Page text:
“When Parallels meet”, the theme for this year’s Natya Kala Conference by Sri Krishna Gana Sabha, with dancer Priyadarshini Govind as Convenor, lost out on the interactive side by packing each morning with five sessions from 9.30 a.m. to near 2 p.m. The audience, with brain fag after the third session, dwindled considerably for the last two sessions.
“When fine artists dance to near-empty halls and mediocrity attracts large audiences, one has to reflect, “Where have we gone wrong?” was the crucial query posed in Dr. Sreedhar Pottarazu’s inaugural talk. Silver-tongued presentations of some chief guests notwithstanding, cutting out gush and over-statement for brief curtain-raising formalities should become the watch word for art events.
Suiting the theme was the opening performance featuring Guru Sadanam Balakrishnan and Leela Samson in a Kathakali/ Bharatanatyam blend, enacting a scene of Urvashi bidding farewell to Pururava on the eve of her re-entering her Heavenly abode. It was choreographed in the Kathakali idiom by Sadanam Balakrishnan’s Guru Kumaran Nair.
The two parallel forms were aesthetically and seamlessly interwoven – something late Rukmini Devi accomplished with such finesse and to such effect in her productions. The two characters revealed contrasting attitudes to the impending separation - evocatively expressed through abhinaya/nritta by both artists. An anguished Pururava, unable to accept separation, uses the argument of the child born of this union, while the calm Urvashi philosophises that joys and sorrows, meetings and partings are inevitable. Interspersed sequences of Vedic recitation by pundits, added another dimension - the passages incorporated for interpretation in the choreography, with the music in Khamas, Mukhari, Huseni, Dhanyasi and Amritavarshini sung by two sets of musicians for the two forms.
Recast, Bharatanatyam with the ever parallel music stream won people’s acceptance when “they saw the music and heard the dance” said Lakshmi Vishwanathan, demonstrating the musicality of abhinaya through excerpts from padams and javalis.
T.M. Krishna articulately spoke of both music and dance as artistic abstractions connected with the world of emotions and appealing to the senses. The physicality in Dance makes the abstraction more difficult, whereas in music, the voice alone is less intrusive to the senses. What dance visualises is not real life though it may be influenced by it – an “illusion and not delusion.” Questioning an abstraction about its relevance or irrelevance to a context is itself irrelevant. Cross-pollination of influences and overlap amongst parallel streams of creative groups cannot be ruled out, with nattuvanars, Devadasis, classical musicians such as Dikshitar existing side by side, each borrowing from and giving to other streams. While Dance and Music are separate disciplines, one should not be reduced to making the ‘artha’ in the music dictate the ‘bhava’ of the dance.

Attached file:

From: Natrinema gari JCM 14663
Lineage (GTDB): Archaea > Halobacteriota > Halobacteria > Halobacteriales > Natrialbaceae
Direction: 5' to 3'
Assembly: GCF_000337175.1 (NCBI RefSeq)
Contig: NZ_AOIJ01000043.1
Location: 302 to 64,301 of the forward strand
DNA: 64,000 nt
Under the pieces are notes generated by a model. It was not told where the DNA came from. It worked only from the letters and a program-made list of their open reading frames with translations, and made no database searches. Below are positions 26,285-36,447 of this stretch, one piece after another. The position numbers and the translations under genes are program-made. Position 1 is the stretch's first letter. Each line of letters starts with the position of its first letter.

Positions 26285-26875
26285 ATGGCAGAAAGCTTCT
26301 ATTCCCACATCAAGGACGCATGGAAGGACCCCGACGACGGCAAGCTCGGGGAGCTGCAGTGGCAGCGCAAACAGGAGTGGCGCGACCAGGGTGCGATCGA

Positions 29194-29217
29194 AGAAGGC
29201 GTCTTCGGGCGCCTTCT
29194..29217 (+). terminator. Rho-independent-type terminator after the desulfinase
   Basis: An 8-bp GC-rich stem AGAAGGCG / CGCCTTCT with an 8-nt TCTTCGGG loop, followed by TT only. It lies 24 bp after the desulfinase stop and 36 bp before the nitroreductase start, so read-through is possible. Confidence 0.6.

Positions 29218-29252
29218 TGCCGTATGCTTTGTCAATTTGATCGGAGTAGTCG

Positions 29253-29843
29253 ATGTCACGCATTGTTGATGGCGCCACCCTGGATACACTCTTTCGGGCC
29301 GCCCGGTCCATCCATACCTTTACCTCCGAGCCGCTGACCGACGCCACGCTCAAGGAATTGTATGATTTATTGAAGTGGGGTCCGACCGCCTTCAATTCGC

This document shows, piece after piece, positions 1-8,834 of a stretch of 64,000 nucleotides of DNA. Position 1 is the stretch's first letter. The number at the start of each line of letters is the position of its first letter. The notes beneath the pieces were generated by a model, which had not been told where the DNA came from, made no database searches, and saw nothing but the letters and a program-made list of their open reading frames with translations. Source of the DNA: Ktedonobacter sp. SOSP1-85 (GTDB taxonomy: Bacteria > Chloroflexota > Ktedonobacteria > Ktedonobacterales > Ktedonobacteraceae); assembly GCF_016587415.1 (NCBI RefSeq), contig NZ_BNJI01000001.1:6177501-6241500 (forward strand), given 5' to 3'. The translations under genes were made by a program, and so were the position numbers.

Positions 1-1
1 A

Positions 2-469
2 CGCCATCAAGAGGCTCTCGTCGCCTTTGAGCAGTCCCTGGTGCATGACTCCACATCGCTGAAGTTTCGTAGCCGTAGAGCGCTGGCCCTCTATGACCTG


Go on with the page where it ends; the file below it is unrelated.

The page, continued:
Briefly explaining the special characteristics of a pada varnam with a flow in rendition (certainly not composed for the concert musician in the first place), and tana varnam, which accentuates each point separately, Krishna succinctly brought out how padas, geetams and prabandhams (all composed for dance) influenced later creation of keertanams. It must have sounded like Manna from Heaven for dancers to hear from an established voice of Music that Dance has given to music rather than owing its repertoire and existence entirely to the music.
Parallel disciplines flowing in unison, have a shared aesthetic aim – though singing for dance, as pertinently stressed, is a separate discipline – unfortunately not adequately understood, with every classical singer considered suitable to sing for dance. So too the rhythmic aesthetics of dance is different, which the arithmetic and ‘kanakku’ of the percussionist who has turned the main composer of jatis for dancers, is not equipped to deal with.
In total opposition, next day senior journalist/cultural activist Sadanand Menon trashed Krishna’s painstaking argument as a ‘quibble’, maintaining that like the telescope vision manifesting in increasing colonisation, reconstructed classical Dance had “remained a still born project, locked in time and getting frozen,” the politics of the time turning the dancer into a cosmetic performance object, exercising no control over her own body, a carrier of conventions in a “flawed narrative” with mindless dancing, erecting “an artificial binary of tension between tradition and modernity.”
“Bharatanatyam is actually modern.” Amidst such violence when the body is under siege and brutalised, the idealised body of classical dance is meaningless. This politics of ‘illusion’ and making body invisible has to change to a hands-on engagement with the body – which Chandralekha did, “leapfrogging out of the classical ghetto.” Abstraction should not overtake figuration and we have to release ourselves from that cusp in the ‘vanishing point’ where dancers have been pushed, with audiences made into docile, acquiescent viewers. The body has to cope with reality.
For Elizabeth Petit, a French woman who was mesmeried by Bharatanatyam, modern/classical became unimportant, for everything lies in the interpreter’s ability to communicate. Cross-cultural parallels will be looked at in the next story.